In a recent post, I highlighted the Buchnera symbionts of some aphids. Ten percent of insect species are known to require microbes that provide some of the nutritional requirements. In a recent paper in Science, Molly Hunter’s group at Arizona describes the rapid development of a symbiotic relationship between a whitefly and a rickettsia bacteria.
The sweet potato whitefly, Bemesia tabasci, is a pest of vegetables and greenhouse plants. In about 6 years, the Arizona populations of Bemesia went from close to zero percent infection with Rickettsia to over 90 percent infection. The Ricekttsia infected whiteflies produced more offspring and grew faster than the uninfected whiteflies.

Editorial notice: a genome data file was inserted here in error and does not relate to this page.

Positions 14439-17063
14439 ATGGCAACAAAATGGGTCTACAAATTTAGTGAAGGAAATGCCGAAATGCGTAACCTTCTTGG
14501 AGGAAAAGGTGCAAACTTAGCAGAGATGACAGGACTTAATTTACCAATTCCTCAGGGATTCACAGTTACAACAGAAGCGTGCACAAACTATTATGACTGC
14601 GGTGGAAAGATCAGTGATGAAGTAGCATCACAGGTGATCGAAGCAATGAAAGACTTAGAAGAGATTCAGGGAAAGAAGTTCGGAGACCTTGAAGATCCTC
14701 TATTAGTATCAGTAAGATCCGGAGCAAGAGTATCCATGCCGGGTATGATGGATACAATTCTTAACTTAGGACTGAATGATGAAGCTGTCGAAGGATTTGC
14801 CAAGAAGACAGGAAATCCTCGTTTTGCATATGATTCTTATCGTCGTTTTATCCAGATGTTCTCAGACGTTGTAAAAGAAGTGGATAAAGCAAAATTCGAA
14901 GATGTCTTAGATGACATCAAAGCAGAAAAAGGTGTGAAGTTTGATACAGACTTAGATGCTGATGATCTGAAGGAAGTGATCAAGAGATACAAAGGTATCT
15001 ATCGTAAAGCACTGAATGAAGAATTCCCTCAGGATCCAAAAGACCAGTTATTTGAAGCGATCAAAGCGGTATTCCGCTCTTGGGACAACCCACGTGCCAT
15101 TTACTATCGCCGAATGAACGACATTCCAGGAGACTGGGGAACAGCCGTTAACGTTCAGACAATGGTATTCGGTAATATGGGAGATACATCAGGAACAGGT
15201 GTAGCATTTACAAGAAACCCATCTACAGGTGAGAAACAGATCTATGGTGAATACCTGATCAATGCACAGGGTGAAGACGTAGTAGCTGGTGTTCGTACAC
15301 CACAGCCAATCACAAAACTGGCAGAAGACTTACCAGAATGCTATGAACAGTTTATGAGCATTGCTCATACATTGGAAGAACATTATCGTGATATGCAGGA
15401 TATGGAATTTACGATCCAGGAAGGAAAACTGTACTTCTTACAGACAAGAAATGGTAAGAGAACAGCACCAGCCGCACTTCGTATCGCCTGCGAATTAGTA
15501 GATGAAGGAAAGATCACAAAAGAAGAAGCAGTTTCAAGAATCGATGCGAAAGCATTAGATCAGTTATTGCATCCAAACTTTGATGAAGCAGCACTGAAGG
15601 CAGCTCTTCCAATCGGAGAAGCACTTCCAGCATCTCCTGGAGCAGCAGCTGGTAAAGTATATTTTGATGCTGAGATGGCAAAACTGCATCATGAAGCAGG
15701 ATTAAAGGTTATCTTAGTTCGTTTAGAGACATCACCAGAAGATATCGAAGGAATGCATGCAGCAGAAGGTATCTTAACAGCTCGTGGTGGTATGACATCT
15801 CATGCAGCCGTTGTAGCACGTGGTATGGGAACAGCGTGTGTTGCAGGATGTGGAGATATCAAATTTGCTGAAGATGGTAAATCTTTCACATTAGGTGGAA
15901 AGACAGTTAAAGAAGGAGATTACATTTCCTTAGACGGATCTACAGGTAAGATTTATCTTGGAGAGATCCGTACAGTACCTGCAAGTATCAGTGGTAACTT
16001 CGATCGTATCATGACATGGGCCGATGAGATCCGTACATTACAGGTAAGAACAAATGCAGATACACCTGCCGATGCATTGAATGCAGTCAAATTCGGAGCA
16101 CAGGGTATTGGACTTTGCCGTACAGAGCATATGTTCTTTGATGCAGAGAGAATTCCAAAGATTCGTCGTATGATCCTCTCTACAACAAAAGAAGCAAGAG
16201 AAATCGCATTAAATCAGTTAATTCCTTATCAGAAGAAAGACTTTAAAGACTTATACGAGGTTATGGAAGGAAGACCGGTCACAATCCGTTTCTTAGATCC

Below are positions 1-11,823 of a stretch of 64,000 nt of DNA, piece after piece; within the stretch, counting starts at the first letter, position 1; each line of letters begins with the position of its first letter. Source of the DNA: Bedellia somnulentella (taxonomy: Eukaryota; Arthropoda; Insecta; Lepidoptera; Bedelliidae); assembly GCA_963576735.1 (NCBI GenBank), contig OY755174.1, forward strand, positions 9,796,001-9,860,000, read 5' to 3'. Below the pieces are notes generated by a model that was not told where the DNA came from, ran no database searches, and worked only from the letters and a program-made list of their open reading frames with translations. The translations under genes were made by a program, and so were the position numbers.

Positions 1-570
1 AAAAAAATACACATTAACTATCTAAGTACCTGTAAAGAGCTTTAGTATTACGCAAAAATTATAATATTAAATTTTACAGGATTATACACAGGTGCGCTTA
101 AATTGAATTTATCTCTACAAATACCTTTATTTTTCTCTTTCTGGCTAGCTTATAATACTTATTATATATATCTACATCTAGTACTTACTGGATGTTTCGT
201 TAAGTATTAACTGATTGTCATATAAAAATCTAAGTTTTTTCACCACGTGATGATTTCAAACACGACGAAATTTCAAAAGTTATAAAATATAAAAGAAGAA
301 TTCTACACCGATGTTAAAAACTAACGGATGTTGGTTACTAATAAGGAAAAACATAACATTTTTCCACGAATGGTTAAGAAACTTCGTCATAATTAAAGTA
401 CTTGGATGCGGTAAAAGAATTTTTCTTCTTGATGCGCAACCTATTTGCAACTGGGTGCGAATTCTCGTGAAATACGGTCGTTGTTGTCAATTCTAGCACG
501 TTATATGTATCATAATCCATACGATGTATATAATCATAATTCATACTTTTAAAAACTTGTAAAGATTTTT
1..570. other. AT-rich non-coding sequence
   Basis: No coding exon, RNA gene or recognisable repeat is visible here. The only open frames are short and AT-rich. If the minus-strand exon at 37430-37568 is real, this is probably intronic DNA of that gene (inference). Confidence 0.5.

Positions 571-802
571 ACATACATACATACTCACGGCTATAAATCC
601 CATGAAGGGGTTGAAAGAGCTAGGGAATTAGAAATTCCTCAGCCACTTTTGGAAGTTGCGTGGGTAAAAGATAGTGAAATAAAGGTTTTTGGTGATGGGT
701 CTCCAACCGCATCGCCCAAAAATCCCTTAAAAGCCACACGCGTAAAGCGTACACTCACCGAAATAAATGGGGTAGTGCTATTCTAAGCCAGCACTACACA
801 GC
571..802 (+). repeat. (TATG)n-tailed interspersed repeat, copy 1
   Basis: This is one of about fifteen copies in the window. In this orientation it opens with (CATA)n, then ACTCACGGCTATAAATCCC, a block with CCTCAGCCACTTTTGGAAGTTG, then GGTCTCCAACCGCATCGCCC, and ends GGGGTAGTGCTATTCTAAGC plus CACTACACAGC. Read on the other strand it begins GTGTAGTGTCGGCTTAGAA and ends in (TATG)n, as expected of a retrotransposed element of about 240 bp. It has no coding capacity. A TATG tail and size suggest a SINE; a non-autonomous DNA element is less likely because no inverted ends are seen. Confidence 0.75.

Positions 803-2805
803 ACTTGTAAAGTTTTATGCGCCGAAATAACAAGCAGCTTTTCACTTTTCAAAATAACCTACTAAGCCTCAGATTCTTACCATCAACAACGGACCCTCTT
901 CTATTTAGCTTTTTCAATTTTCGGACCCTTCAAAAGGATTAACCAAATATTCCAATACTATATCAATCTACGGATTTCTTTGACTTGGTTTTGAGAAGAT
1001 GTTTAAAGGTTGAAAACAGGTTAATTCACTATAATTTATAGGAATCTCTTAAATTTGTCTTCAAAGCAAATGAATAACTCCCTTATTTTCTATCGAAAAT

Insects that feed on plant phloem obtain excess sugar, but are lacking in other nutrients. Symbionts can supply the missing nutrients and benefit the aphid. In return, the symbionts get a stable, protective environment and access to all the sugar they need for their growth and reproduction.
It seems unusual that a bacteria could move into a species with mostly positive consequences and few notable negative consequences in such as short period of time. More typically, bacteria and their hosts have some negative interactions that must be overcome through coevolution of adaptations. Symbionts are critical for many animals. As our research tools improve, we learn more about these amazing interactions.